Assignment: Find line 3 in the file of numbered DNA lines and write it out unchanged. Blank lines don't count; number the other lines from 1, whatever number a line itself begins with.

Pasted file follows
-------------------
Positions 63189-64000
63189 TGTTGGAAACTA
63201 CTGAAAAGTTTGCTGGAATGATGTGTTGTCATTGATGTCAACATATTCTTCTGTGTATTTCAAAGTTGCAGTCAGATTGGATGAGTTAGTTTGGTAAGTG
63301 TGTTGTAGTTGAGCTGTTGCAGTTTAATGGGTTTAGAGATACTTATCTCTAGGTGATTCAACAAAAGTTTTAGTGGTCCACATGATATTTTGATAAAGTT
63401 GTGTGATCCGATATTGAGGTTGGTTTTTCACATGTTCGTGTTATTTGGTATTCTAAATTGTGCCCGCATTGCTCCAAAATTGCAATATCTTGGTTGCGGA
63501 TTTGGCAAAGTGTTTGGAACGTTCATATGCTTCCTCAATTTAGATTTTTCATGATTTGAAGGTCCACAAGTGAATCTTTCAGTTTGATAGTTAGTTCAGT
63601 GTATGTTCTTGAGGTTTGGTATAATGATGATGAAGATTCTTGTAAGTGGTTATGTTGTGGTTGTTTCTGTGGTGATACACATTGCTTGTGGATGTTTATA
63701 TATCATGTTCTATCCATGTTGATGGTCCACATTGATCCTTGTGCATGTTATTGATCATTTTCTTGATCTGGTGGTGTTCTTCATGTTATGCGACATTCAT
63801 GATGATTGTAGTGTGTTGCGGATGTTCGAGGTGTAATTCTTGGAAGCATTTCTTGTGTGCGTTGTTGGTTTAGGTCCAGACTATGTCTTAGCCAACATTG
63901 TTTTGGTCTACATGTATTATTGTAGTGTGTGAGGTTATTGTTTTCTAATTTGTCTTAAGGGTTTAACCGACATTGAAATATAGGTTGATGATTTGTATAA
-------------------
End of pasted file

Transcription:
63201 CTGAAAAGTTTGCTGGAATGATGTGTTGTCATTGATGTCAACATATTCTTCTGTGTATTTCAAAGTTGCAGTCAGATTGGATGAGTTAGTTTGGTAAGTG